Eugene H. Peterson, in his translation of the Bible called The Message, presents a very clear paraphrase of first Corinthians 14 that also serves as a very good commentary. If we want to know how church was conducted in the first century and reflect on how it should be conducted today, Eugene Peterson’s paraphrase is a good start.
“So here’s what I want you to do. When you gather for worship, each one of you should be prepared with something that will be useful for all: sing a song, teach a lesson, tell a story, lead a prayer, provide an insight. If prayers are offered in another language, two or three is the limit, and then only if someone is present and can interpret what you’re saying. Otherwise, keep it between God and yourself. And no more than two or three speakers at a meeting, with the rest of you listening and taking it to heart. Take your turn, no one person taking over. Then each person gets a chance to say something special from God, and you all can learn from each other. If you choose to speak, you are also responsible for how and when you speak. When we worship the right way, God does not bring us up into confusion he brings us into harmony. This goes for all the churches-no exceptions.”
Our tendency is to over spiritualize the Bible. If we try to see through the obscure, archaic language, we will begin to see the simplicity and beauty of Paul’s writings and how meetings should be conducted. Sort of blows a hole in support of the sermon.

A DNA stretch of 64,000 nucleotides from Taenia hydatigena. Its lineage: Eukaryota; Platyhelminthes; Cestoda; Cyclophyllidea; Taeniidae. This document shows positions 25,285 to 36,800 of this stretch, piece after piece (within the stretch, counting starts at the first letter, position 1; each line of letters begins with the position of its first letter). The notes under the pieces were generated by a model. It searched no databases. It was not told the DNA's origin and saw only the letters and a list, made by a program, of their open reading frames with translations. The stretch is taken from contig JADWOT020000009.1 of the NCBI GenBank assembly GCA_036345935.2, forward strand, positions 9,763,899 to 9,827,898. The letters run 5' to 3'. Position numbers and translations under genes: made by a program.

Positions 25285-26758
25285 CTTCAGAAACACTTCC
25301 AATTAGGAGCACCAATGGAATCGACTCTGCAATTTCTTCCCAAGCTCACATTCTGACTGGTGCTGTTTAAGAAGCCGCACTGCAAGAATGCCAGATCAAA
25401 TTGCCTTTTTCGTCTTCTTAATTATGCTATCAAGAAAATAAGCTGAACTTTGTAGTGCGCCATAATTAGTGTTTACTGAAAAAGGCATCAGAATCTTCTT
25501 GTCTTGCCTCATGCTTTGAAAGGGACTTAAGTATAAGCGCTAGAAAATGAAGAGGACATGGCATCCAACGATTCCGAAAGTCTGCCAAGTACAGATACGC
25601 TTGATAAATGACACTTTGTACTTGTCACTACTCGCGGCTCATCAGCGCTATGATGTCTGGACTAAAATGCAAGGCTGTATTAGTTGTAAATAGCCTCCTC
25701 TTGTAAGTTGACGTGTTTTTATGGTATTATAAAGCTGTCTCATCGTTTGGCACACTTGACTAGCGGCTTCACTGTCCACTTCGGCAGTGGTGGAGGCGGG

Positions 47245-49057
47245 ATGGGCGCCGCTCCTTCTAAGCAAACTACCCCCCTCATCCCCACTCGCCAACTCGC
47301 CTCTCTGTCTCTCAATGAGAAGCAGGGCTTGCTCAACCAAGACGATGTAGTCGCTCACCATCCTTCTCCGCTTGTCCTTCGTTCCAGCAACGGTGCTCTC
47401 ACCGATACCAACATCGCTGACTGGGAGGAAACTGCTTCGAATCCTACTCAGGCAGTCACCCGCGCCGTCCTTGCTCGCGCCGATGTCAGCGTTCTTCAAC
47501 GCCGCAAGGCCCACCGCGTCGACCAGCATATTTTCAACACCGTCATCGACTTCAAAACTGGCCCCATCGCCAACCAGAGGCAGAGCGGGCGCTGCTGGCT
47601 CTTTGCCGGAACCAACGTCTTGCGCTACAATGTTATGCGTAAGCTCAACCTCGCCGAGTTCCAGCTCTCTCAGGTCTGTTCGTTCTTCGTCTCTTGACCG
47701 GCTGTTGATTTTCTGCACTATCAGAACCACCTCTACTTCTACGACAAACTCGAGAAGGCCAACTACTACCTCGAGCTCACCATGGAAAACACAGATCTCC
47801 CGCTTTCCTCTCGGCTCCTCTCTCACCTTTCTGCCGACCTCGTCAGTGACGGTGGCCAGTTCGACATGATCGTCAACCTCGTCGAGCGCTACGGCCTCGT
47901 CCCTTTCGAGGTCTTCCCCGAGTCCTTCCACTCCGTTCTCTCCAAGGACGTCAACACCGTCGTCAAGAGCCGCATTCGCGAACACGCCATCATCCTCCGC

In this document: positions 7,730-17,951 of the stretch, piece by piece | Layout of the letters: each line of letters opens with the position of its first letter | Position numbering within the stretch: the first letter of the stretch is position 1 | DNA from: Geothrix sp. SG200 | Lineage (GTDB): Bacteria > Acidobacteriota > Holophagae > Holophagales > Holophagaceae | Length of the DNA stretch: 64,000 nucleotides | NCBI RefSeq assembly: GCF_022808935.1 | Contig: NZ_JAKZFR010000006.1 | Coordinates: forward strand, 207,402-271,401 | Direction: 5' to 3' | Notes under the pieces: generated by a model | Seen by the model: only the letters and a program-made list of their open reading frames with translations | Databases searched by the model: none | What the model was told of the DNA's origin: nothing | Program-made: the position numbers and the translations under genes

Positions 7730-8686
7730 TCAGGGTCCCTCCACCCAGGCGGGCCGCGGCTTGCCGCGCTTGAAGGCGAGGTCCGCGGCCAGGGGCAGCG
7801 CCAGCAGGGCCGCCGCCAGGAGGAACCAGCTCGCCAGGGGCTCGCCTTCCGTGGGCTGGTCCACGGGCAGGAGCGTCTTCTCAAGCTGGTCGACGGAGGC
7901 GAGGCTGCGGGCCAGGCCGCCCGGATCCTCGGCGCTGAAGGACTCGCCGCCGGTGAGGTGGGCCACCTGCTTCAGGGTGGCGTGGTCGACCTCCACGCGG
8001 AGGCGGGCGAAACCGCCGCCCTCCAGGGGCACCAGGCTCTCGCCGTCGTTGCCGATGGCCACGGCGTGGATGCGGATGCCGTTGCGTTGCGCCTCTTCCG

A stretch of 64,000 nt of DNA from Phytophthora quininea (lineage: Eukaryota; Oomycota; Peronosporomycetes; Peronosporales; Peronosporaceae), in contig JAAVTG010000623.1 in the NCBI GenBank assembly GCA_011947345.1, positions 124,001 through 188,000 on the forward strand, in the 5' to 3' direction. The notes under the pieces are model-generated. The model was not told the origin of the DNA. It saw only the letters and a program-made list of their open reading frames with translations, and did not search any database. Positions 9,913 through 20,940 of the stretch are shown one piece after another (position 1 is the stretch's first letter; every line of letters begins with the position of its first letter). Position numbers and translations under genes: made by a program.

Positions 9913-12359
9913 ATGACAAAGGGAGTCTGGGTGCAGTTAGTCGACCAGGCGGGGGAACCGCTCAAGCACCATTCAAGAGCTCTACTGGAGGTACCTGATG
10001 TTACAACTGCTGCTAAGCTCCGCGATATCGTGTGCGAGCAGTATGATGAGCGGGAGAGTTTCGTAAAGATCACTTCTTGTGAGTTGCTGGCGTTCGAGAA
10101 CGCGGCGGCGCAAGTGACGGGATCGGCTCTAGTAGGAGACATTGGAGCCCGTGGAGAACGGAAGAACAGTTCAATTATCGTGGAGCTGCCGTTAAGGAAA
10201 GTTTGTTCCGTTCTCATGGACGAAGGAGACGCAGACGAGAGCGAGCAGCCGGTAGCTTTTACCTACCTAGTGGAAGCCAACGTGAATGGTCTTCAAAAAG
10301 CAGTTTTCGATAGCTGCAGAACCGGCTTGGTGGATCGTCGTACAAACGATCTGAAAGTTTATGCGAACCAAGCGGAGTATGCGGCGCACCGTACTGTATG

For the life of me I can’t see how this very loose paraphrase of a text about speaking in tongues “blows a hole in support of the sermon”. Would you mind explaining?
No it doesn’t blow a hole in the sermon. You could have 3 sermons by Paul’s writing. It is not just speaking it is Prophecy, which mean giving a spiritual message or preaching. It is not just talking.. Have you ever attended a service, where there was no set speaker to speak.
They started off with singing and then prayed and sung some more there were a couple of messages in tongues with interpretation, and finally someone step to the podium and began to preach and one more stood up and the first one set down and the second one preached. It was like a relay race and no one missed a beat and the power of God was in that building and no one considered them selves a pastor.
What a great service we had.
Sounds to me like the bigger, but certainly not only, problem is people looking to be entertained instead of looking to be challenged and grow. Pastor or parishioner, a heart not turned to God is a heart that is deaf and when you don’t hear you aren’t going to be ministered to.